Originally appeared in The Hindu EducationPlus on July 25, 2011.
The sky-high cut-off percentages in popular colleges across the country are choking the aspirations and dreams of students. Anxiety levels are certainly on the rise, and a case in point is Delhi University’s Shri Ram College of Commerce (SRCC), whose cut-off percentage for non-commerce students applying to the Bachelor of Commerce (Hons) course was a shocking 100 per cent. Where does this leave students who don’t score well? Does this scenario leave any scope for those who want a decent graduation certificate despite not wanting to make it to the top list? The Hindu EducationPlus asked students in the State whether such high cut-off percentages are justified.
Harshita Umesh (first year B.A., Mount Carmel College): It is ridiculous to have such expectations. I didn’t expect colleges to resort to such techniques to limit aspirants.
They should realise that everyone can’t be perfect. Such cut-off percentages only mentally push students to the brink when it comes to exams.
I know that in all earnestness, everyone wants to be the best and get into the course and college of preference. But then again, there are two sides to every story, and this is the case with the cut-off percentages, too. On the one hand, students will get an idea early on about the expected pressures in a competitive world.
They will start learning this way. On the other hand, there should not be too much pressure.
Ojal Kulkarni (first year BBA, Christ College): These high cut-off percentages are not at all justified. I think cut-off lists do not gauge a person’s ability in the first place. Intellectual abiity can be tested only through interviews and IQ tests. A 100 per cent cut-off is pretty pointless. They will certainly get more brilliant students, but there will be a certain group that simply won’t apply to get into the college hereon. In the long run, it will push away more prospective students.
Charita Cariappa (second year B.A. Journalism, Christ College): There is already too much pressure on students to perform during their internal and external exams, and consequently to get into a Master’s programme. The fixing of such percentages for cut-offs is illogical and only adds to the growing academic pressure. I do not see the point in having such hopes.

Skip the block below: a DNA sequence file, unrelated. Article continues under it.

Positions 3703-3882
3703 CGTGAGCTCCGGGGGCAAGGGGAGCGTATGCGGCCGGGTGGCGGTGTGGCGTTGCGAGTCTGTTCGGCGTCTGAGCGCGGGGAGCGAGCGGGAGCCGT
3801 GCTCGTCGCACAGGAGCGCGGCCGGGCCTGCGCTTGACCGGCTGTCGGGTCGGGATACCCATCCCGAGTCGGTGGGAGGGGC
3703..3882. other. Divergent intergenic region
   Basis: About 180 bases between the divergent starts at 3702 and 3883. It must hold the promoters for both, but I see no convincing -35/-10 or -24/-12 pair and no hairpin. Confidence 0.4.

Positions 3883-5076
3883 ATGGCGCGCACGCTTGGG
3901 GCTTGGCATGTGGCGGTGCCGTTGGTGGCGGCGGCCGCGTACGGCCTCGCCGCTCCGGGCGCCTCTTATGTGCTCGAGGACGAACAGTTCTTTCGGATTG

The entire point of education is equal opportunity, and while this may make colleges’ job of selecting applicants easier, they should realise that academics is not everything. That would be a very narrow-minded stance to take on the topic of deserving students.
Trishna Shyam (second year B.Com, Mount Carmel College): If cut-off rates continue to be like this, every student will soon miss out on the chance to get into a college of his/her choice. It is really disheartening to see students lose out on getting into a course they wanted to study, or a college they wanted to go to. Pre-University College marks are crucial and they will gain more significance from now on. A few students use the route of reservations for help, but this makes a few more deserving students lose out on a seat. As a commerce student, I think the SRCC cut-off indicates that more people are opting for studies in the field of commerce. But the next move colleges should take to cope with increasing applicants is to add more seats.
Varun Vibhakar (third year BBM, St. Joseph’s College): If Delhi University can get students with such cut-off percentages, it’s good for them. But I would think they won’t be getting many students to fill their seats since the cut-off is so high. While SRCC and other colleges with high cut-off percentages are creating a niche for themselves, not everyone can get 90-95 per cent in their 12th exams. A 100 per cent cut-off is bad, and is sure to have negative effects.
I have many friends who were not able to get into a college and/or course they wanted. This tends to push them away from being interested in academics in the first place.
Yash Vardhan Baid (third year B.Com, St. Joseph’s College): Such cut-off percentages arise due to the demand for good quality education. And certainly, it is the older educational institutions that are recognised as the ones that provide quality education. Further, these are the same institutions that draw the best and most virtuous students.
This kind of chain or cycle cannot be broken. There are always quotas and reservations that are often misused by applicants to ensure admission, but they will remain, since they also prove helpful to deserving students.
I feel that if one needs to get admitted into an institution providing quality education, one needs to be good and perform exceptionally in academics to prove it. There are multitudes of students vying for a single seat, and I’m sure if a student can do his/her best, he/she will get in.